Electrochemical Studies of a Redox Responsive 4 H-Bond Array Capable of Self-Dimerization

Tuesday, 30 May 2017: 16:40
Churchill A2 (Hilton New Orleans Riverside)
G. M. Darzi and D. K. Smith (San Diego State University)
Supramolecular structures can change in response to external signals, such as change in pH, temperature, or voltage of an electrode. This is important for many applications such as self-healing polymers and gels, triggered release of entrapped molecules for drug delivery, and smart material. Ureidopyrimidinone (UPy) array with an alkyl-pyridinium (RP) redox center has been synthesized for this study. This array prefers the tautomer that presents an ADAD H-bond motif in the starting oxidation state. Due to electrostatic repulsions and unfavorable secondary H-bond interactions, this motif would form a dimer with relatively weak H-bonding. Upon 2e- reduction, where 1e- is gained per R-pyridinium redox center, the H-bond strength should increase due to the loss of the repulsive charges, making the nitrogen a stronger hydrogen acceptor. Because the nitrogen is now a better hydrogen acceptor, there could be a possibility of an intermolecular proton transfer. This would encourage the tautomer to have an AADD motif that will make the H-bonding stronger by increasing the favorable secondary H-bond interactions.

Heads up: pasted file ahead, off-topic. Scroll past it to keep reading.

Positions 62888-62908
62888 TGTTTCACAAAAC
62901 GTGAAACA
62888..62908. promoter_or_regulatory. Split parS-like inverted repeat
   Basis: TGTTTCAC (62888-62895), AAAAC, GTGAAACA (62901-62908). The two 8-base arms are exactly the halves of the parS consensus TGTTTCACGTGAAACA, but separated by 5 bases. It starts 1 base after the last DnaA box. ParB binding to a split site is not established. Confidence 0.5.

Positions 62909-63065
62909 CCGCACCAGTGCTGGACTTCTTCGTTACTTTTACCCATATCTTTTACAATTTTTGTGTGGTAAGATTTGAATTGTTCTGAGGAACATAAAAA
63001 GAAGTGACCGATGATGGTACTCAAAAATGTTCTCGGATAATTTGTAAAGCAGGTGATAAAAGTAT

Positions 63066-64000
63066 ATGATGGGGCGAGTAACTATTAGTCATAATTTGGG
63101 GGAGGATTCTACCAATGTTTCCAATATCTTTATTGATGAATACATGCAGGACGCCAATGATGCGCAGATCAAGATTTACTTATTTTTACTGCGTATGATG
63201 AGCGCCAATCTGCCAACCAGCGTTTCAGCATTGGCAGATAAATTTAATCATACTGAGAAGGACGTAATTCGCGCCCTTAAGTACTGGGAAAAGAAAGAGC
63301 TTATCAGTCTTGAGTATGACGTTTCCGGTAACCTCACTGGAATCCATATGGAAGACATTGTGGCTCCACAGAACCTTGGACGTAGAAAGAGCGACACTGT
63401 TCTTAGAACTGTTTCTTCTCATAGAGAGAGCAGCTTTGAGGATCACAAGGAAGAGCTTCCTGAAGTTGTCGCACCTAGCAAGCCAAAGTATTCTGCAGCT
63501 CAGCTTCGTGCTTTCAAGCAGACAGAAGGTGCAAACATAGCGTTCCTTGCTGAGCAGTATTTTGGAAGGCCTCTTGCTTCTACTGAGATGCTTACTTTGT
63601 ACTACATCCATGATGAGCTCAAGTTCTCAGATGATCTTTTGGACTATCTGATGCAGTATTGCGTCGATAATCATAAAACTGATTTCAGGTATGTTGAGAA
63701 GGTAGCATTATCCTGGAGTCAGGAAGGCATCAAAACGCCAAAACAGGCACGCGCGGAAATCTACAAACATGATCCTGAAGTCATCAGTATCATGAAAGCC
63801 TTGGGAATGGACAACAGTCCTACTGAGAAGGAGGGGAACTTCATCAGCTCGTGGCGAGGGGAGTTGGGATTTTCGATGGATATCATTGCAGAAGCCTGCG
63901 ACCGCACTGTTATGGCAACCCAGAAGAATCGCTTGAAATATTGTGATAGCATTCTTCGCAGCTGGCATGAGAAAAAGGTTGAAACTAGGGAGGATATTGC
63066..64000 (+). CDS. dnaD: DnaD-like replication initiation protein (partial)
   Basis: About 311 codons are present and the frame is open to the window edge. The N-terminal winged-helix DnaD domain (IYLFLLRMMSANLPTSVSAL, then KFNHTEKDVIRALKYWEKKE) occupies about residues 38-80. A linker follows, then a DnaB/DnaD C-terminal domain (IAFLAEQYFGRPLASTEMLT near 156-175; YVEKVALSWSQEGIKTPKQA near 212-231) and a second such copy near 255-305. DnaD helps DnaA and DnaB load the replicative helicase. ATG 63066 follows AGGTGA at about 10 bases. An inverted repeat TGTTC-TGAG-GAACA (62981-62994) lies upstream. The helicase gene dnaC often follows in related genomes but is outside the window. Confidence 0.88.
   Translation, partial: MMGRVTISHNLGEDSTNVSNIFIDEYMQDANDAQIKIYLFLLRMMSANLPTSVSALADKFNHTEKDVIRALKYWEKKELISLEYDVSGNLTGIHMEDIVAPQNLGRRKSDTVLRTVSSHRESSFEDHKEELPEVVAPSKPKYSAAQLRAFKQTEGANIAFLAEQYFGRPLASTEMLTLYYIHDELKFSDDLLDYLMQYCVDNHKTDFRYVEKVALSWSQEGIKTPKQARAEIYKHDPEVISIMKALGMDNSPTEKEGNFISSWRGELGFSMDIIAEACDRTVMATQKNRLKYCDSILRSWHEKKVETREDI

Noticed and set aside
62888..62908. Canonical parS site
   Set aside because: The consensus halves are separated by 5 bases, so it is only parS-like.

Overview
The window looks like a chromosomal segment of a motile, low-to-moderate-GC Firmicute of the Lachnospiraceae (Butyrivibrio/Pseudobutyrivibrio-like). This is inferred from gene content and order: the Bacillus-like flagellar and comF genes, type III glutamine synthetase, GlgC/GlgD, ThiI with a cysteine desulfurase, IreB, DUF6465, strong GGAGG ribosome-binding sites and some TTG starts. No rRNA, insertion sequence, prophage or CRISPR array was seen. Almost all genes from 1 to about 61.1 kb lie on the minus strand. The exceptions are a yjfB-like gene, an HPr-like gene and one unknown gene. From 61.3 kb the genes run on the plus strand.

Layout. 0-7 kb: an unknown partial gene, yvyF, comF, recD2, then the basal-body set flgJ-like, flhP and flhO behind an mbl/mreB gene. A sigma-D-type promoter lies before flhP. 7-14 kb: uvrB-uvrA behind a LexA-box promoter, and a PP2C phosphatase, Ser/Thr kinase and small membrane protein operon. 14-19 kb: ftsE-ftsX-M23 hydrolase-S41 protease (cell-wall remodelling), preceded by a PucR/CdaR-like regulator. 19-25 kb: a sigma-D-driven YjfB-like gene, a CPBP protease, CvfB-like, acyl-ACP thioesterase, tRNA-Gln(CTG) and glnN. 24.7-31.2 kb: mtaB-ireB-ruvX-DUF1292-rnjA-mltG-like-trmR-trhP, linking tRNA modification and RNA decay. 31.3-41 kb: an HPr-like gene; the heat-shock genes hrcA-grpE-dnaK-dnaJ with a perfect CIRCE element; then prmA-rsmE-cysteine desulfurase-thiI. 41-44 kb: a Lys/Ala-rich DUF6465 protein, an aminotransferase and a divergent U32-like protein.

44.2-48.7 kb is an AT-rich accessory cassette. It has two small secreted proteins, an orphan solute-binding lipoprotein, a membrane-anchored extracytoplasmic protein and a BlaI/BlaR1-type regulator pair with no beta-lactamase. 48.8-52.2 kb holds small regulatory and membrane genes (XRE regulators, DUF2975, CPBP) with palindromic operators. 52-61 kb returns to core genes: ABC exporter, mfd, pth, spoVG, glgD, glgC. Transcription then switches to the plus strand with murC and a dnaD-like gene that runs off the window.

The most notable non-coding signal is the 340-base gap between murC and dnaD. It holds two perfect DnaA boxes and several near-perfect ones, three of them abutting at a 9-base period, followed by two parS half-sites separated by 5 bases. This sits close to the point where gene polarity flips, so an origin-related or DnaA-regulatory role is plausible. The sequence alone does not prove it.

The UPy(RP) array is not soluble in dichloromethane using the NBu4PF6 electrolyte, but it is soluble in acetonitrile. The concentration dependent 1H NMR spectra suggest that UPy(RP) is a monomer in acetonitrile. The cyclic voltammetry scans of the UPy array in CH3CN show three reductions. The first occurs at a potential very similar to that seen with simple model compounds. The second is considerably positive of that observed for the model compounds and the third is very close to the second reduction peak of the model compounds. The first reduction is reversible if the scan direction is switched immediately after the peak, but irreversible if the scan direction is switched after the second reduction peak. As the scan rate increases, the second reduction peak disappears. An oxidation peak at far positive potentials starts to appear only after going through the second and third reduction. DFT calculations suggest the preferred tautomer changes upon reduction, and this may explain the unexpected voltammetry observed in acetonitrile where the compound is not dimerized. To improve the solubility of the UPy array in methylene chloride, TFAB was used as a counterion instead of the PF6. The CV’s of UPy/TFAB array in methylene chloride show similar behavior to that in acetonitrile with an additional fourth reduction wave observed at far negative potential. 1H NMR spectrum of UPy/TFAB at room temperature suggests the presence of two tautomeric forms in methylene chloride. However, at low temperatures, only one tautomer is observed in 1H NMR spectrum that’s believed to be the dimer. Further studies to help elucidate what is actually happening in this system will include taking CV’s at low temperatures in CH2Cl2, and conducting UV-Vis spectroelectroanalytical experiments for the system.